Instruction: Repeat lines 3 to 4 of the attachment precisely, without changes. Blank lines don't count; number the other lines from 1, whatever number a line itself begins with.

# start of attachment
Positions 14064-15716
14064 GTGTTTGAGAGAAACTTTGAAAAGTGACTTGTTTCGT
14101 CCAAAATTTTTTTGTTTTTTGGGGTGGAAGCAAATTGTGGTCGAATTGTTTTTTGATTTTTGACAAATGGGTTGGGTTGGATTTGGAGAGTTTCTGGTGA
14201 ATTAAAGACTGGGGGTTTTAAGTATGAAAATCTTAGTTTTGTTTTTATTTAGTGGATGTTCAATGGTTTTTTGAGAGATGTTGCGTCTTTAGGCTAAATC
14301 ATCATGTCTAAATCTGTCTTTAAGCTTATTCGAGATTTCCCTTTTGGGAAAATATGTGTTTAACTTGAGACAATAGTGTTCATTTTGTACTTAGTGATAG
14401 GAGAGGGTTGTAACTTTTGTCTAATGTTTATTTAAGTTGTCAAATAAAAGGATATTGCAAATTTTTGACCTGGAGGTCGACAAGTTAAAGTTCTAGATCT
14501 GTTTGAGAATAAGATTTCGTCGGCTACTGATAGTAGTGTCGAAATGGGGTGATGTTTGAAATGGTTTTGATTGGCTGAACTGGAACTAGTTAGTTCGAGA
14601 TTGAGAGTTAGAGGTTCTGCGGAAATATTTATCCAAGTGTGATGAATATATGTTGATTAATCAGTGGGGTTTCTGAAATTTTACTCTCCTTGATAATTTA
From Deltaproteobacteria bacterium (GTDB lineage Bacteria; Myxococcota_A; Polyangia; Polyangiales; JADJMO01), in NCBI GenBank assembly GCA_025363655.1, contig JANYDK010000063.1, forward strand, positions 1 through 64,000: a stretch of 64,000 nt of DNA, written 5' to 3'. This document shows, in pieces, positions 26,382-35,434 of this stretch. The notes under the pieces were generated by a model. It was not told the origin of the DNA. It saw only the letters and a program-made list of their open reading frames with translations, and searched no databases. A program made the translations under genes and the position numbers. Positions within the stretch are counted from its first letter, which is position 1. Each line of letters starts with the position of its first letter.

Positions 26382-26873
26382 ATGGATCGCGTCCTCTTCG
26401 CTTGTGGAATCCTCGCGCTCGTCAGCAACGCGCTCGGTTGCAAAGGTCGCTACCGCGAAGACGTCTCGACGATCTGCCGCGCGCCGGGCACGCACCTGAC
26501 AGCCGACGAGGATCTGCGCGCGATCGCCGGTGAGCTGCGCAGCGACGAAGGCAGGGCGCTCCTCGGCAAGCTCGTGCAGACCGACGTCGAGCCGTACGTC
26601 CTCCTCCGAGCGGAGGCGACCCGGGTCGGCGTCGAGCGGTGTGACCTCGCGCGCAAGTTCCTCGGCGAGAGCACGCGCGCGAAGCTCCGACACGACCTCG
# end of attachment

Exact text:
14101 CCAAAATTTTTTTGTTTTTTGGGGTGGAAGCAAATTGTGGTCGAATTGTTTTTTGATTTTTGACAAATGGGTTGGGTTGGATTTGGAGAGTTTCTGGTGA
14201 ATTAAAGACTGGGGGTTTTAAGTATGAAAATCTTAGTTTTGTTTTTATTTAGTGGATGTTCAATGGTTTTTTGAGAGATGTTGCGTCTTTAGGCTAAATC